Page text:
Mindfulness is defined as "Paying attention in a particular way: on purpose, in the present moment, and nonjudgmentally.”
So, what does this exactly mean? It means instead of allowing your mind to wonder, which it has a natural instinct to do – it means to practice being fully present, in the moment. The concept is that simple, the practice of it is not.
We tend to either think about the past, or jump into the future. We reminisce on past events and regrets, and we worry about potential future outcomes. Being fully present in the moment takes hard work and commitment. It takes will power and a strong determination to be fully committed in understanding the power of now.
Just like our hearts, our minds are constant moving, living beings. They work until we depart this realm. And then, they start working more once we go home. Our minds are the most powerful tool we have. It’s important to take care of them.
When we allow ourselves to be fully present in the moment, we block our minds from going to the places that start the negative spiral of thoughts. We do not allow ourselves to sit in past events that we wish to critique and analyze. We do not allow anxiety to build up about future events that have not even occurred yet. We are just in the now. We are fully present.
Mastering the art of mindfulness is not easy. Truthfully, I believe it to be the hardest practice one can pick up.
Let me put it this way: Our minds are insane, fast-paced, constantly moving hyper active monkeys on Ritalin. They do not stop, they do not sit, they do not rest. They are absolutely exhausting. Have you tried to calm down a hyper active monkey on Ritalin? How about an energetic 2 year old? They’ll calm down for a couple of minutes but then they are back to wreaking havoc.
Now imagine trying to tame this monkey every day for the rest of your life? Sounds pretty hard, yes? That’s because it is. Yet, the benefits of practicing mindfulness are far greater than allowing the Ritalin infused monkey run amuck.
It takes years of practice and commitment to be fully present in the moment. Even the most well-seasoned meditators still become lost in the train of thought at times. It is the discipline and kindness you give to yourself that allows you to simply come back to the moment.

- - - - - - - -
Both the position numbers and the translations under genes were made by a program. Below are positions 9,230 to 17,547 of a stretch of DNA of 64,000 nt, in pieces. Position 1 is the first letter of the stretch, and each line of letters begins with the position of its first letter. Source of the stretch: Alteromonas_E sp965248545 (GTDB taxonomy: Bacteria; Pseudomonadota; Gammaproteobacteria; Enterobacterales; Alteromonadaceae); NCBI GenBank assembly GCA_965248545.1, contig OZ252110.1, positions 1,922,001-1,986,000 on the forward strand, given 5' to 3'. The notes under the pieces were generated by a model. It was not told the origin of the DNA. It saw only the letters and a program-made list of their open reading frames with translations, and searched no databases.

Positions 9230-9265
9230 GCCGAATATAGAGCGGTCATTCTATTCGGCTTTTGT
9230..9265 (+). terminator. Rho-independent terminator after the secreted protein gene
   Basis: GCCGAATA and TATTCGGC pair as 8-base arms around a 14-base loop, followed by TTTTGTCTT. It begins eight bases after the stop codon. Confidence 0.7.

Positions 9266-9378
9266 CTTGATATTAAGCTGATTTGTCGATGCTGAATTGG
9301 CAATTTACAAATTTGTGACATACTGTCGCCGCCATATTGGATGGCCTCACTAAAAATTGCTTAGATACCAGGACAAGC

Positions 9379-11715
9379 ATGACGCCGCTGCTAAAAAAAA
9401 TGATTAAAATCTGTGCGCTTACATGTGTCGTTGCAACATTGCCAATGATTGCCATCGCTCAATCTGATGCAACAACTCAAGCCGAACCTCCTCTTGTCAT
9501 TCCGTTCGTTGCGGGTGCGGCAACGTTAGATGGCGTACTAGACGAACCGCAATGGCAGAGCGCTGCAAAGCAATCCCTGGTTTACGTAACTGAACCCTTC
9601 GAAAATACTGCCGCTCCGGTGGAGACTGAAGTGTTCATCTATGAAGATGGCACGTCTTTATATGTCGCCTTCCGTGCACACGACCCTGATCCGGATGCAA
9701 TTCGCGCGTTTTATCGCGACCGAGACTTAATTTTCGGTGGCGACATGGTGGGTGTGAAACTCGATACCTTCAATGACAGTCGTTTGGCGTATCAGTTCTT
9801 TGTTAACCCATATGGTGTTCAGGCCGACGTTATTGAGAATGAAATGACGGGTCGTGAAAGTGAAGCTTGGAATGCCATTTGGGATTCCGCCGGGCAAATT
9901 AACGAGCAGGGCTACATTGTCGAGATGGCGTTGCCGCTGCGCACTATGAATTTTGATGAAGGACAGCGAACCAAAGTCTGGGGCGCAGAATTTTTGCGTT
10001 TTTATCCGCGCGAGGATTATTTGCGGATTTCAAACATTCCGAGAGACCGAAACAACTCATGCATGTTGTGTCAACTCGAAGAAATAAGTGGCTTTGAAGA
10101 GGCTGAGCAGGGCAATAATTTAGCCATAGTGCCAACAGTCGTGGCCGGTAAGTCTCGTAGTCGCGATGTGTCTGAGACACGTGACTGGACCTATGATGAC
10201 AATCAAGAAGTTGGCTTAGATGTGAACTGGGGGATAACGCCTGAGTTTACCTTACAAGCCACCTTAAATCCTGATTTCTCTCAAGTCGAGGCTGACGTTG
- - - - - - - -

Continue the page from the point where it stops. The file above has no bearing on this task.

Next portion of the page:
Whenever and whatever it is, allow yourself to notice the behavior and to gently bring yourself back to the present moment.
Here are 3 simple practices you can do that will help you master the art of mindfulness and bring it into your everyday life!
1) SAVOR YOUR FOOD
A simple and effective way to practice mindfulness is by starting off at meal times. As you sip your morning coffee, feel the mug around your hands, smell the aroma as it hits your nostrils. Take your time and notice subtle notes of different flavors as you swallow. Pay attention to the experience – and don’t allow your mind to starting making your daily to-do list.
The same goes as lunch ad dinner. Chew your food. And I mean really CHEW your food. Here the crunch of the lettuce, taste the spices, the herbs, allow your meal time to be an experience and not just a means of nourishment.
You will quickly notice how easily your mind will wonder. How hard it is to stay in the present moment, being mindful of your actions. As I stated before, mastering mindfulness is not going to happen quickly. It’s a life long process that requires commitment. Be easy on yourself. Don’t get pissed when your mind wonders, because, trust me, it is going to.
2. GROUND YOURSELF
3. REINTRODUCE YOURSELF TO THE PRESENT.
Have any tips or exercises that you use that allows you to stay mindful and in the present moment? Share them in the comments!